I told Jane I was pushy, but I imagine it was obvious from the sound of my contractions. Once again the deep, overwhelming, powerful pushing urge took over my whole body, and with some choice words ringing around the room I pushed Jude out of my body and felt Jane lift him to my chest. I held him as close as our umbilical cord would allow as the hospital midwife placed a blanket over him to help keep him warm. I thought I'd heard Jane refer to him as 'she', but a quick lift of his tiny leg revealed my first son was born.
My joy and relief were interspersed with disbelief that I would have to do it all again, very soon. It was so wonderful to have my newborn son in my arms and some reprieve from the contractions, and I had no idea what to expect for the second birth. I did have to leave the bath unfortunately, as it was too cool for Jude, so we cut the cord once it had stopped pulsing and moved to the bed.
My second midwife Robyn and Andrew arrived at this point. Andrew kept quietly and observantly beside the bed out of my eyeline, and only spoke to congratulate us on the first birth. Robyn's sweet and calming presence was wonderful and helpful as the contractions began to kick in once more at full speed; I would really need the strength of both my midwives to face the challenge a second time.
I was needing to vocalise loudly to cope with the contractions and felt awful moaning into my sweet new baby's face, so I handed him to Stuart, reluctantly as I felt I needed him for the new round of contractions, but our baby needed him more. I told the midwives I was scared and didn't want to do it again, and they calmly and sweetly reminded me that not only could I do it again, I was doing it again.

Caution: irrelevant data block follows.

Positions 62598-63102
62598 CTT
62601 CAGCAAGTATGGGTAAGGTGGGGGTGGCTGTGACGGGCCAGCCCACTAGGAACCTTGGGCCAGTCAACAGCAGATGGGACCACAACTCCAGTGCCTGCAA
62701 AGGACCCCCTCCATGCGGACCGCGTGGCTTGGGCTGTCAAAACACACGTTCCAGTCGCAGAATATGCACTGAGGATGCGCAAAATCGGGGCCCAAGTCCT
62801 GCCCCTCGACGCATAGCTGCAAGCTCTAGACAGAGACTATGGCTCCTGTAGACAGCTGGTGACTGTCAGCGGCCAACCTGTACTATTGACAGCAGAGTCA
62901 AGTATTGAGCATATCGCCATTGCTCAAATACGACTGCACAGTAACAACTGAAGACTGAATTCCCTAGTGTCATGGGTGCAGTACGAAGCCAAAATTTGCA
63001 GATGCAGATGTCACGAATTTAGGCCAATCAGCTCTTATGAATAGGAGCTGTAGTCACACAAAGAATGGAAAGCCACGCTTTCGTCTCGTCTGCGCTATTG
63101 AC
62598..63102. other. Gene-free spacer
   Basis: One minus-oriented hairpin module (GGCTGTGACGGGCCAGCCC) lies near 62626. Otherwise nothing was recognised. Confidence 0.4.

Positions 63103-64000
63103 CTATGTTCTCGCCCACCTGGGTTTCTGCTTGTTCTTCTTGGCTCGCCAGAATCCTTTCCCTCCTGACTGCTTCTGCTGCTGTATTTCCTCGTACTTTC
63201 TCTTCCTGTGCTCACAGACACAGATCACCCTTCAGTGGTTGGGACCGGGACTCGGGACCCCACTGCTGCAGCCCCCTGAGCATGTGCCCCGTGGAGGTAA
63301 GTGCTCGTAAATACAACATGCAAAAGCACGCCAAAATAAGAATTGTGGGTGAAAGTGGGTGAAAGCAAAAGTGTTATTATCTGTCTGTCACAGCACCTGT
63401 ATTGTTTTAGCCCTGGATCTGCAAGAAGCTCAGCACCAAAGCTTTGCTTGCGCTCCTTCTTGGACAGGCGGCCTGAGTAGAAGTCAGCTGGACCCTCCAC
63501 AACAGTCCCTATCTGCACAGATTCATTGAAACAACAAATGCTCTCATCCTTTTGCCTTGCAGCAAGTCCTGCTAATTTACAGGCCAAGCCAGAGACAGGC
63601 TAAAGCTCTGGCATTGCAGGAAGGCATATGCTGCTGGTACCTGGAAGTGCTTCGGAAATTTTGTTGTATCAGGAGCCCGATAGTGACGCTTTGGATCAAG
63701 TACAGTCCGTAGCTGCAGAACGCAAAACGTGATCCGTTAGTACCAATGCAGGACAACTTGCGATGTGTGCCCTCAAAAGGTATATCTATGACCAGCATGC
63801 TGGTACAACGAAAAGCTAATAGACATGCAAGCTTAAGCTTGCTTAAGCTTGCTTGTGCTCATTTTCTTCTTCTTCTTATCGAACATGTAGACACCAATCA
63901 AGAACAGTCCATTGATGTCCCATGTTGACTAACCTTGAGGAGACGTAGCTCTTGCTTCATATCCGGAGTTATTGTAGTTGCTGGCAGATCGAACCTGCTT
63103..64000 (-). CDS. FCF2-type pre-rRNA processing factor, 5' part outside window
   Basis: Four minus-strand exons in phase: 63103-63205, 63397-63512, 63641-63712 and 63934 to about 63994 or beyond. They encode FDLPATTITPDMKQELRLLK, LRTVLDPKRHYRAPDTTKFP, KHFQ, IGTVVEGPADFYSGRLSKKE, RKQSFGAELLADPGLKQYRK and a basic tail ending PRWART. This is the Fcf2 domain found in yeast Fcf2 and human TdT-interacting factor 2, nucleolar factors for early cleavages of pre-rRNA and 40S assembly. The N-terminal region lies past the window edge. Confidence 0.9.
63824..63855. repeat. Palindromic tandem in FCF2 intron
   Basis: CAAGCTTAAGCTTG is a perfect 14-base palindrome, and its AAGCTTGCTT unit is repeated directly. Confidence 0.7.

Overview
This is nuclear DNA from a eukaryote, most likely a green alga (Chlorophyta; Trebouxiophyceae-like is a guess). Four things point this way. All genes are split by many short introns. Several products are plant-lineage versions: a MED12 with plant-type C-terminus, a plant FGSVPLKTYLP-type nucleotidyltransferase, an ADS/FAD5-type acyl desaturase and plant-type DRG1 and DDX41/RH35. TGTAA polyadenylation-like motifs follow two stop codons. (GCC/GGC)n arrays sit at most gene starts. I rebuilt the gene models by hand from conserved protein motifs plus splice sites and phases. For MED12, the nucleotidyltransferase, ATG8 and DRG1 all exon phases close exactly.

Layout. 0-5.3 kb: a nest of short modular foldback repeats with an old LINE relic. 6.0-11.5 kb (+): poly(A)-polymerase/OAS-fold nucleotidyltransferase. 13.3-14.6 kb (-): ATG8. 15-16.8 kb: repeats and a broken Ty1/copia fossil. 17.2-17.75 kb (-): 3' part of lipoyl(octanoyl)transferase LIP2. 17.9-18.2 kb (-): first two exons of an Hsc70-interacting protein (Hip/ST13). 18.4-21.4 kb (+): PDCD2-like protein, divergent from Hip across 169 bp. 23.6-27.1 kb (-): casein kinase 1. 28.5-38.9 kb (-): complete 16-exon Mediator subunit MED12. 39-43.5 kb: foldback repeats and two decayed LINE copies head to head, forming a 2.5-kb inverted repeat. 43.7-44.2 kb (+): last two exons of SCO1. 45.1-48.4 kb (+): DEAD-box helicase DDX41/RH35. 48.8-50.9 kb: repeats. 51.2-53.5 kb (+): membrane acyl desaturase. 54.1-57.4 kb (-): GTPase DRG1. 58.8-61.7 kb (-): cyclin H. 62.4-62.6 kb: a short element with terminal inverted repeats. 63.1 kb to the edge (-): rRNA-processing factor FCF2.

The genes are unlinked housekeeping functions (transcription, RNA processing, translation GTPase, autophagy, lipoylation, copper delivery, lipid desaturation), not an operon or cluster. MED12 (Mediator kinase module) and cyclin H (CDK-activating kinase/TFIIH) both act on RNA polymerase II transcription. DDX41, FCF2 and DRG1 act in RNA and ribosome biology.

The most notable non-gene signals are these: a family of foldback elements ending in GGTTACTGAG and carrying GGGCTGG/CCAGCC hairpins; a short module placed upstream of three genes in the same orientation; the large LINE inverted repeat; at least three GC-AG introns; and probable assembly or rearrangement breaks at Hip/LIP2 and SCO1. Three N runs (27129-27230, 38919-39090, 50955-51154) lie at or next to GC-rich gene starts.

We knew that baby 2 was in a breech position, so Andrew asked if he could examine me. I was initially reluctant but eager to make the birth as smooth as possible for the baby and myself, so I decided to go ahead, and thankfully he was as gentle as possible given the ferocity of my contractions.
He established almost instantly that the baby was coming foot first, as the bag of waters was low in my vagina. The contractions were roaring through me and the baby was experiencing increasing decelerations between. Andrew mentioned that if he were to break the waters, the baby would probably come in the next contraction, so after some quick consultation with my midwives and another couple of contractions I decided that would be very nice indeed, and most likely in the baby's best interest, given he had already experienced his brother's birth and was a footling breech.
Andrew broke my waters and grasped baby's foot and I pushed his body down to the neck in the one contraction. Jane told me it was important now to push his whole body out even without a contraction, so I gathered my energy and strength for the last push and birthed Jesse. He was placed up onto my chest, his cord a little shorter than his brothers, but I managed to peek under his leg and confirm that we had another boy. We left his cord to stop pulsing before cutting it.
Both boys took turns being fed and warmed under the heaters in dad's arms, and they weighed in at 2.6 and 2.7kg each. Exhausted beyond belief, I chose to expedite my 3rd stage with a syntocinon injection as I was bleeding quite profusely. The injection was surprisingly painful but the huge fused placentae came without much fuss.
I was beyond relieved to be at the end of this part of the journey, and utterly blesses with two gorgeous, healthy boys.
Melissa with Jude and Jesse (3 months) - baby wearing twin style